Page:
um could help to sit

[00:44:56.04] spk_1:
down and see if it works for you. Give

[00:44:57.53] spk_0:
Us one more email.

[00:44:59.09] spk_1:
one more would be that pre header that we we we defined

[00:45:02.59] spk_0:
a couple of minutes

[00:45:03.53] spk_1:
ago is testing the language with the pre

[00:45:05.90] spk_0:
header and with this

[00:45:07.10] spk_1:
uh the day and time would be the same. The subject line would be the same, but the pre

[00:45:11.72] spk_0:
header would be

[00:45:14.89] spk_1:
something different and it could be

[00:45:15.49] spk_0:
a call to action.

[00:45:16.54] spk_1:
Um I do recommend that whatever you have in your pre header um and I don’t know the exact

[00:45:21.38] spk_0:
character count

[00:45:22.33] spk_1:
off the top of my head but just make sure that

[00:45:24.60] spk_0:
people can read the

[00:45:25.55] spk_1:
whole pre header um

[00:45:26.93] spk_0:
from whatever

[00:45:28.63] spk_1:
device they’re looking at it on. Um Some, some people may say well

[00:45:34.19] spk_0:
if you don’t include

[00:45:35.09] spk_1:
all of it then it adds

[00:45:35.93] spk_0:
this Mystique and people

[00:45:37.13] spk_1:
will want to open it up to see what it says and

[00:45:39.70] spk_0:
I think there’s some

[00:45:40.72] spk_1:
value to that. Um And I think maybe you can test that as well, but I think in general um that pre editor people should be able to read all of that.

[00:45:48.25] spk_0:
But testing what

[00:45:49.22] spk_1:
that is, whether it’s a call to action or um

[00:45:52.09] spk_0:
if it’s a

[00:45:53.49] spk_1:
video for example, maybe you have the person’s name that’s

[00:45:56.96] spk_0:
in the video. You

[00:45:57.96] spk_1:
know, bob’s testimony about blah blah blah versus

[00:46:01.21] spk_0:
here’s an easter

[00:46:02.30] spk_1:
message from blah blah

[00:46:04.02] spk_0:
blah.

[00:46:08.18] spk_1:
Okay, how about the,

[00:46:10.58] spk_0:
well it’s either search engine marketing or facebook

[00:46:12.94] spk_1:
ads.

[00:46:14.38] spk_0:
I’m pretty down on facebook,

[00:46:15.73] spk_1:
but I guess people are still doing

[00:46:16.86] spk_0:
a lot of facebook ads so we’ll ignore the

[00:46:20.63] spk_1:
the the hosts. Uh

[00:46:22.49] spk_0:
Predilection against

[00:46:24.21] spk_1:
facebook and

[00:46:27.78] spk_0:
let’s talk about facebook ads. Yeah

[00:46:28.17] spk_1:
facebook ads let me pull up

[00:46:30.57] spk_0:
my list here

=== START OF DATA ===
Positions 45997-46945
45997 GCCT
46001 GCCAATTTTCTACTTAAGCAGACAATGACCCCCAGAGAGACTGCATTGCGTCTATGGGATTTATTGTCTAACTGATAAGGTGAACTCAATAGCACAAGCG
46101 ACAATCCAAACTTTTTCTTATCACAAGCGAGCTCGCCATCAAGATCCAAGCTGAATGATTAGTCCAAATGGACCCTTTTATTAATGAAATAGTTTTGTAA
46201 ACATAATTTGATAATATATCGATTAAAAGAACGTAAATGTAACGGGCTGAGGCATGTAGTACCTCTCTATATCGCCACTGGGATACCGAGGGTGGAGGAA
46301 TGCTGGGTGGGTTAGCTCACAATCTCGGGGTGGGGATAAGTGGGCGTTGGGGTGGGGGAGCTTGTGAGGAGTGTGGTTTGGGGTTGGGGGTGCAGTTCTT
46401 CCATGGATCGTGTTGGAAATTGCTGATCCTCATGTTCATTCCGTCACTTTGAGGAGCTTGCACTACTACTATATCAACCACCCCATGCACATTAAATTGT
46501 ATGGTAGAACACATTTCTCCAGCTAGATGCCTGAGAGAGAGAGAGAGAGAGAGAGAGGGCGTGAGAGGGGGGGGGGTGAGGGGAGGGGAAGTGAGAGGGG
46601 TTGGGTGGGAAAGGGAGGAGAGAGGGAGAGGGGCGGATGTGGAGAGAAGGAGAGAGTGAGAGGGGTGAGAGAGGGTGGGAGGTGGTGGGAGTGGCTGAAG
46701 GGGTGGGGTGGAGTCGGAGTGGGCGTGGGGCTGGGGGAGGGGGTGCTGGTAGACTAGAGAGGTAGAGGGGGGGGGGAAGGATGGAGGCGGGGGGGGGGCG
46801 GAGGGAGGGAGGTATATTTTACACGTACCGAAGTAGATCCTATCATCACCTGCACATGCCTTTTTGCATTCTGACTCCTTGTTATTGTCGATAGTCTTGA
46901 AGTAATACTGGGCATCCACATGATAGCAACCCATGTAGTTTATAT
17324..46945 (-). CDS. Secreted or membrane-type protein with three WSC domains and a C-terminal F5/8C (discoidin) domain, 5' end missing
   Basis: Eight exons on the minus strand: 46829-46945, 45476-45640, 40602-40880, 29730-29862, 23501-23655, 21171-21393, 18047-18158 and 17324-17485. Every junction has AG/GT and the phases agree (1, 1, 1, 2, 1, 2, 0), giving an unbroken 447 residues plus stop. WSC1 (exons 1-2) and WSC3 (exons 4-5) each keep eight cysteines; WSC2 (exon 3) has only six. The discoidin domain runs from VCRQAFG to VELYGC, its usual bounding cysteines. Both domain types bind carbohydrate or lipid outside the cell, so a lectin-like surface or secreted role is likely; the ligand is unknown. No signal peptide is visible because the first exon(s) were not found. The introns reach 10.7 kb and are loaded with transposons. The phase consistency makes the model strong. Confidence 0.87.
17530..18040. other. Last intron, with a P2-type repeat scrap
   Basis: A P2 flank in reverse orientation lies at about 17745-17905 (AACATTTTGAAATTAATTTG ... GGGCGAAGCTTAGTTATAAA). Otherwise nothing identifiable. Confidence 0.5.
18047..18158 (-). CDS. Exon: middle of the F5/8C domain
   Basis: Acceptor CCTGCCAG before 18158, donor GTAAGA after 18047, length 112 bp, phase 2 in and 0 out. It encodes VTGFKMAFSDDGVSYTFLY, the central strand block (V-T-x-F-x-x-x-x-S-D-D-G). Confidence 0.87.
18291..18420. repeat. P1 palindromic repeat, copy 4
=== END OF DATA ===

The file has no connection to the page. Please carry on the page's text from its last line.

[00:46:31.51] spk_1:
because I had a lot to say about that

[00:46:33.91] spk_0:
and actually like

[00:46:34.64] spk_1:
facebook ads is like one of those things where there’s

[00:46:38.88] spk_0:
I mean I

[00:46:39.37] spk_1:
could probably do 50 tests with

[00:46:41.00] spk_0:
facebook ads. There’s so many different

[00:46:42.31] spk_1:
things that you can test. Um,

[00:46:44.18] spk_0:
but for the sake

[00:46:45.53] spk_1:
of like maybe time and and quality

[00:46:47.60] spk_0:
of continent, what we

[00:46:48.73] spk_1:
talked about here. One thing that I do want to

[00:46:51.06] spk_0:
put out their first and

[00:46:52.11] spk_1:
foremost is

[00:46:53.25] spk_0:
testing

[00:46:54.58] spk_1:
um, link short ners within the ad copy. Um, so let’s take a step back and talk about kind of the anatomy of a facebook ad. Um and what I’m gonna talk about is more like the news

[00:47:05.77] spk_0:
feed ads. So if

[00:47:06.99] spk_1:
you’re on a desktop or on your

[00:47:09.07] spk_0:
smartphone and

[00:47:10.58] spk_1:
you’re just scrolling

[00:47:11.17] spk_0:
and you’re seeing what your friends

[00:47:12.24] spk_1:
post and then there will be an ad, they’re just kind of in your newsfeed. So newsfeed

[00:47:15.98] spk_0:
add the

[00:47:16.78] spk_1:
anatomy of it is you have like um text, which will be like your description and then you have the image below that and then you have a headline below that with a button that you can make me a

[00:47:26.77] spk_0:
donate button.

[00:47:30.88] spk_1:
Um, so one of the things that I would have nonprofits

[00:47:31.94] spk_0:
tests first and

[00:47:32.71] spk_1:
foremost is with the net description, which is that first

[00:47:35.56] spk_0:
block of content

[00:47:36.66] spk_1:
above the image where you’re writing that includes your ad copy

[00:47:41.08] spk_0:
is

[00:47:41.48] spk_1:
that you include a call to action with a

[00:47:44.26] spk_0:
link shorter at the

[00:47:45.43] spk_1:
end of your copy. Um for example, um,

[00:47:49.61] spk_0:
March is such

[00:47:50.84] spk_1:
and such awareness month here at

[00:47:52.44] spk_0:
X. Nonprofit.

[00:47:53.53] spk_1:
You know, we really believe X.

[00:47:54.75] spk_0:
Y. And Z. You

[00:47:55.88] spk_1:
can make a difference today. Um uh

[00:47:58.88] spk_0:
by donating

[00:48:02.37] spk_1:
$50. I don’t know, it’s very general um text or what

[00:48:03.57] spk_0:
I’m saying. Uh

[00:48:04.62] spk_1:
and then under that you have like make your gift here and then you have like a link shortening which

[00:48:09.67] spk_0:
would be like Bentley, B. I.

[00:48:10.90] spk_1:
T. Dot L. Y. You know, you can take a U. R. L. From your donation page, go to Bentley and it

[00:48:17.14] spk_0:
will compress it

[00:48:18.61] spk_1:
into less characters for your U. R.

[00:48:21.21] spk_0:
L. But

[00:48:22.48] spk_1:
include that within your um the description copy of your facebook ad. Um and the reason that I recommend that is

[00:48:29.75] spk_0:
Number one I’ve seen at work,

[00:48:31.10] spk_1:
you get a higher conversion rate but just thinking about the flow of a facebook ad. Like you’re reading the